Nehemiah 4 COMMENTARY (Ellicott)

Nehemiah 4
Ellicott's Commentary for English Readers

(1-23) The opposition of the enemies, and Nehemiah’s plans of defence.

But it came to pass, that when Sanballat heard that we builded the wall, he was wroth, and took great indignation, and mocked the Jews.
(1) Mocked the Jews.—The mockery comes afterwards. Here, as often in Nehemiah, a general statement is made which is afterwards expanded.

And he spake before his brethren and the army of Samaria, and said, What do these feeble Jews? will they fortify themselves? will they sacrifice? will they make an end in a day? will they revive the stones out of the heaps of the rubbish which are burned?
(2) His brethren and the army of Samaria.—The counsellors and body-guard of Sanballat.

Will they fortify themselves?—Rather, will they leave them to themselves? The nations are referred to; but contempt is not scrupulous or precise.

Will they sacrifice?—This is the provocation of God mentioned in Nehemiah 4:5.

Now Tobiah the Ammonite was by him, and he said, Even that which they build, if a fox go up, he shall even break down their stone wall.
Hear, O our God; for we are despised: and turn their reproach upon their own head, and give them for a prey in the land of captivity:
(4) Hear, O our God.—The habit of Nehemiah is to turn everything to devotion as he goes on. This prayer is full of an angry jealousy for the honour of a jealous God.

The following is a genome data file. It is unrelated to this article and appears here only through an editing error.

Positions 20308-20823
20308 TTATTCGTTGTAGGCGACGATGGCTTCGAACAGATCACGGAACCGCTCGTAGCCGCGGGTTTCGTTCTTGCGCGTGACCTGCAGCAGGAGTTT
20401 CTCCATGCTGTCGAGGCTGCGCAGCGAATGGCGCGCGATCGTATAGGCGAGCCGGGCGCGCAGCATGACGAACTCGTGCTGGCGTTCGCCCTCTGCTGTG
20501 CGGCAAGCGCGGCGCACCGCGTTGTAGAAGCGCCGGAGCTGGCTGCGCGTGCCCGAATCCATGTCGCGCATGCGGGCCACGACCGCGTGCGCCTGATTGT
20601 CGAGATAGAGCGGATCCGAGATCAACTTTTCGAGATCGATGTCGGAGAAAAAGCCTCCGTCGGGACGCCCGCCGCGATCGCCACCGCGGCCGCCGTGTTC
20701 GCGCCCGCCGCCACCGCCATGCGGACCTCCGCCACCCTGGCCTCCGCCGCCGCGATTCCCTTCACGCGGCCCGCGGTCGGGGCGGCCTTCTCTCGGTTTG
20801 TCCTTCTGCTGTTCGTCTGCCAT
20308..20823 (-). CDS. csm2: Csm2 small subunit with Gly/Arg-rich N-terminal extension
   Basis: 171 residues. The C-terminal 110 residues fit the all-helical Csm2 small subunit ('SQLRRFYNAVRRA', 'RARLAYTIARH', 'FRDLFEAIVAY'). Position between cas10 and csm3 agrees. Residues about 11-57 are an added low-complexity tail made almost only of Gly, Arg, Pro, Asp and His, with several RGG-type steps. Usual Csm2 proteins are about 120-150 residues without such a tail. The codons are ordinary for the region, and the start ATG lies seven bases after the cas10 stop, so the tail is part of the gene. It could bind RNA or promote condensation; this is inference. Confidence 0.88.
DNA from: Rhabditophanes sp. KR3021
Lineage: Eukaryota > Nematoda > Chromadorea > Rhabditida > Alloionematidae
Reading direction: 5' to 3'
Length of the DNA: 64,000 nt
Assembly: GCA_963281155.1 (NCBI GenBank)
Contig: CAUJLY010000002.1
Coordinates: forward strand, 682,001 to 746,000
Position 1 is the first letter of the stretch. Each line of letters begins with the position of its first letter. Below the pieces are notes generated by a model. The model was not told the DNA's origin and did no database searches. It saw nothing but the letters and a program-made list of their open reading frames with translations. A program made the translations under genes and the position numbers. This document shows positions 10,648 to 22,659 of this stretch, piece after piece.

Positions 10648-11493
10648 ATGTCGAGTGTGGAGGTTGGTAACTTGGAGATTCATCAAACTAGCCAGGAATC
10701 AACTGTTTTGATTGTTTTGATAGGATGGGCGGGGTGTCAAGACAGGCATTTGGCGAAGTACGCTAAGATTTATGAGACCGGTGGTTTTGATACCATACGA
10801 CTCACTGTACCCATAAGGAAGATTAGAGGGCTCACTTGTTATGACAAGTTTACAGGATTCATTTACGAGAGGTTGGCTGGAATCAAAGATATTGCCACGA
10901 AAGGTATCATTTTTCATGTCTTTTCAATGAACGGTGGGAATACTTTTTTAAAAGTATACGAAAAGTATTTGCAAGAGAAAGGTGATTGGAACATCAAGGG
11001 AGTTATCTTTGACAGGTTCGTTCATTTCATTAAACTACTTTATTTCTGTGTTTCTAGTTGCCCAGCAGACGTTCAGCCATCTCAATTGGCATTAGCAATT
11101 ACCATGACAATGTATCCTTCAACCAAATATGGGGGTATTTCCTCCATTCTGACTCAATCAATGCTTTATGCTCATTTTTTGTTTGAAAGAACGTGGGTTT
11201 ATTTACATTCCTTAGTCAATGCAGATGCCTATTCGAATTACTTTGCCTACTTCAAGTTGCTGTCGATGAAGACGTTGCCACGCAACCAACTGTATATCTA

They have provoked thee.—The tone of its holy revenge pervades the Old Testament, and has not altogether departed in the New.

And cover not their iniquity, and let not their sin be blotted out from before thee: for they have provoked thee to anger before the builders.
So built we the wall; and all the wall was joined together unto the half thereof: for the people had a mind to work.
(6) Unto the half.—Up to half the height the wall was now continuous.

But it came to pass, that when Sanballat, and Tobiah, and the Arabians, and the Ammonites, and the Ashdodites, heard that the walls of Jerusalem were made up, and that the breaches began to be stopped, then they were very wroth,
(7) Were made up.—Arose to the height before mentioned.

Began to be stopped.—The wall, they heard, was continuous. The tribes here enumerated were only small parties under the immediate influence of Sanballat: nothing beyond that would have been likely to occur among subjects in common of Persia.

And conspired all of them together to come and to fight against Jerusalem, and to hinder it.